Daily Management Review

Repercussions Of Russia-Ukraine Conflict Is Already Wreaking Havoc On Vulnerable 'Frontier' Economies


Repercussions Of Russia-Ukraine Conflict Is Already Wreaking Havoc On Vulnerable 'Frontier' Economies
The fallout from the Russia-Ukraine conflict has just pushed two of the world's poorest countries into full-fledged crises, and the list of those at risk - and the line at the IMF's door - will only grow longer from here.
They may be far removed from the war in Ukraine, but the mass resignation of Sri Lanka's cabinet on Monday read more and Pakistan's Prime Minister Imran Khan's desperate weekend manoeuvring to escape his dismissal read more demonstrate how far the economic damage reaches.
Both Sri Lanka and Pakistan have seen public outrage over economic mismanagement reach a boiling point, but there is a lengthy list of other countries that are also in danger.
While a few countries were already facing debt issues as a result of the COVID pandemic, the war's subsequent rise in oil and food prices has likely exacerbated the situation.
Turkey, Tunisia, Egypt, Ghana, Kenya, and other countries that import the majority of their oil and gas, as well as basic foodstuffs like wheat and corn, have all seen their prices rise by between 25 per cent and 40 per cent this year, have also been hit hard.
In recent weeks, rising import costs and subsidies for basic necessities had already persuaded Cairo to weaken its currency by 15 per cent and seek IMF assistance. Tunisia and a long-resisting Sri Lanka have also requested help.
Ghana, which is still hesitant to approach the Fund, is watching its currency fall, while Pakistan, which already has 22 IMF programmes under its belt, is almost guaranteed to need more now that it has descended into chaos.
"This energy shock is certainly contributing to the political uncertainty in Sri Lanka and Pakistan," said Renaissance Capital's chief economist Charlie Robertson, flagging it as a key factor for both Egypt and Ghana too.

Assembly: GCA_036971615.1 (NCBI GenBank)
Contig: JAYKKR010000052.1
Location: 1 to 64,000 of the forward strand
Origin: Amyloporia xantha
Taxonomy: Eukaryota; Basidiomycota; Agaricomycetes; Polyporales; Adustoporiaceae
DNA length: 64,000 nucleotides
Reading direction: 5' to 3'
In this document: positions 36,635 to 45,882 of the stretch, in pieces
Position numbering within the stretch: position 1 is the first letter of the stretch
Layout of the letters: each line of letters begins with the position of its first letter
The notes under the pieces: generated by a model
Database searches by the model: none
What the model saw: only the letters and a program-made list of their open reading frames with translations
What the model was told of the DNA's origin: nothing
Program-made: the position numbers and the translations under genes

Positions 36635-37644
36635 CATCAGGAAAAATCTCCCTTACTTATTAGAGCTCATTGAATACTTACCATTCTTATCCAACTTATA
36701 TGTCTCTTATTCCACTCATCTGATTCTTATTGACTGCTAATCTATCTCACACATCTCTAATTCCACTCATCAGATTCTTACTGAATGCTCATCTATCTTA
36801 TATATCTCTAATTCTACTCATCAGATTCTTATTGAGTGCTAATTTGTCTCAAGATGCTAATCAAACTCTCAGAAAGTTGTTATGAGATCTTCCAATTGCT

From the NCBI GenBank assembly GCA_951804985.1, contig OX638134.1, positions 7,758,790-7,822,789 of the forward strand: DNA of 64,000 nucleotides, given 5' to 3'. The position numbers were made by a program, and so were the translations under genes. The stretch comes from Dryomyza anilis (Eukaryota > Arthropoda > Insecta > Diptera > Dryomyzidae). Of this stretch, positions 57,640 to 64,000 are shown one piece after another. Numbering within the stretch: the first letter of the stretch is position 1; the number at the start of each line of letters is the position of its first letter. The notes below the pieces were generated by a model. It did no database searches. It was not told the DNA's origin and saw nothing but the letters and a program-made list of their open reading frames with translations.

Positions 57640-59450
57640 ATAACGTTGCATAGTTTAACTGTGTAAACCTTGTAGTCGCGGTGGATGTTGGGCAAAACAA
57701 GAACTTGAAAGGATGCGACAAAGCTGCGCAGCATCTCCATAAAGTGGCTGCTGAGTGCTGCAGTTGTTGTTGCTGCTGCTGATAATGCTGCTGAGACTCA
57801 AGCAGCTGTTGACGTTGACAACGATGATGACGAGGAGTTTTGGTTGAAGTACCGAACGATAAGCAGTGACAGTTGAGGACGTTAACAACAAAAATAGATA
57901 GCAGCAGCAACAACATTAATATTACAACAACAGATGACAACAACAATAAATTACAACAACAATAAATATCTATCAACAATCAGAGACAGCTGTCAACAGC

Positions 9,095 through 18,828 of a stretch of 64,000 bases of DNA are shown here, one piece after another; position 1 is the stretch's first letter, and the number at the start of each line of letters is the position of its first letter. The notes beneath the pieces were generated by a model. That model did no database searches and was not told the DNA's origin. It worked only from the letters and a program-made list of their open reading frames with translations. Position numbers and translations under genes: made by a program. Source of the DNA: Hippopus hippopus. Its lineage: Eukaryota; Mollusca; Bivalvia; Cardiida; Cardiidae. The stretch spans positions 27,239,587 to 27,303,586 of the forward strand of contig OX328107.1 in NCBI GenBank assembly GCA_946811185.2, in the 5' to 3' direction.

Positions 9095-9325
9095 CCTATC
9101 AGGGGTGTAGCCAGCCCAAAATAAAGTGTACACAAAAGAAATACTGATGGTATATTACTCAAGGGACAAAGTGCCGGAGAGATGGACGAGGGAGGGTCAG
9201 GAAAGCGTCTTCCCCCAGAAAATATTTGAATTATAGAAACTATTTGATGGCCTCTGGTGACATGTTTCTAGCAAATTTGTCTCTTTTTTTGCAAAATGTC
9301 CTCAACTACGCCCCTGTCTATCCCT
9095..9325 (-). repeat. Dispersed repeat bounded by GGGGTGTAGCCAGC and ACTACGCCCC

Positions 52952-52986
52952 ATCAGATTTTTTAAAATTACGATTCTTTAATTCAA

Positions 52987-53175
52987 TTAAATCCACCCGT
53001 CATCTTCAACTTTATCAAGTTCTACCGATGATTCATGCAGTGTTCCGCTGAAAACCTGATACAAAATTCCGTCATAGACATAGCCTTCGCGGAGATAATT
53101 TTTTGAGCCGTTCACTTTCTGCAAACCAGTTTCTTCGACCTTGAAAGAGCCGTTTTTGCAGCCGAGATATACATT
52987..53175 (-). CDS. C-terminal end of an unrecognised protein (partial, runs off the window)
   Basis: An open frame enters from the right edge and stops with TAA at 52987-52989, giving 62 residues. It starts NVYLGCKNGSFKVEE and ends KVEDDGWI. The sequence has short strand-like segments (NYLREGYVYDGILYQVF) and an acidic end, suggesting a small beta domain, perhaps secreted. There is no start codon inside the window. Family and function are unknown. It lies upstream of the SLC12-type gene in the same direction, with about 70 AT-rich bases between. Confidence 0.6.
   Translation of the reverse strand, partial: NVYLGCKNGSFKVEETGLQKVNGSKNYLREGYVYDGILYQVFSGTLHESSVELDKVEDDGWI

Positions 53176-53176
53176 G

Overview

"It wouldn't surprise me if more countries were impacted," he added, citing Jordan as well and Morocco where a relatively sizable middle class makes it sensitive to political change.
Kristalina Georgieva, the IMF's Managing Director, has issued a harsh warning that "conflict in Ukraine means hunger in Africa."
The World Bank, the IMF's sister organisation, has also warned that a dozen of the world's poorest countries may fail in the coming year, describing it as "the greatest spate of debt problems in developing economies in a generation."
The Institute of International Finance (IIF) believes that overindebted "border" economies, as the least developed countries are known, currently owe $3.5 trillion, or $500 billion more than pre-pandemic levels.
Prior to the pandemic, Pakistan and Sri Lanka had already spent the equivalent of 3.4 per cent and 2.2 per cent of their respective GDPs on energy.
The figure was considerably higher in Turkey, at 6.5 percent, and with oil prices above $100 a barrel for months, the pressures are increasing.
According to the IIF, every additional $10 spent on a barrel of oil contributes 0.3 percent to Turkey's current account deficit. It is 1.3 per cent in Lebanon, while Fitch predicts that Tunisia's electricity subsidies would rise to above 1.8 percent of GDP this year, up from 0.8 per cent last year.
Food prices are also a vexing issue. As countries emerged from lockdowns, they were already rising, exacerbated in certain areas by droughts.
With Ukraine and Russia accounting for 29 per cent of global wheat exports and 19% of global maize shipments, prices have increased by another 25 per cent-30 per cent this year.
Egypt imports nearly 60 per cent of its wheat, with four-fifths coming from Russia and Ukraine. President Abdel Fattah al-government Sisi's has recently regulated bread prices to manage spiralling food expenses after weakening its currency and contacting the IMF.
"For many countries these (energy and food price) rises will have repercussions for budgets, for subsidies and for political and social stability." said Viktor Szabo, an emerging market portfolio manager at abrdn in London.
"If you don't control prices you can have unrest, just think back to the Arab Spring and the role of food prices there."
With global borrowing costs fast rising as major central banks begin to raise interest rates, Max Castle, a fixed income portfolio manager at Mediolanum Irish Operations, believes that numerous emerging market commodities importers may have little choice but to seek assistance.
"It is the right situation for the IMF to intervene supporting the more vulnerable countries – particularly the ones with a current account deficit," he said.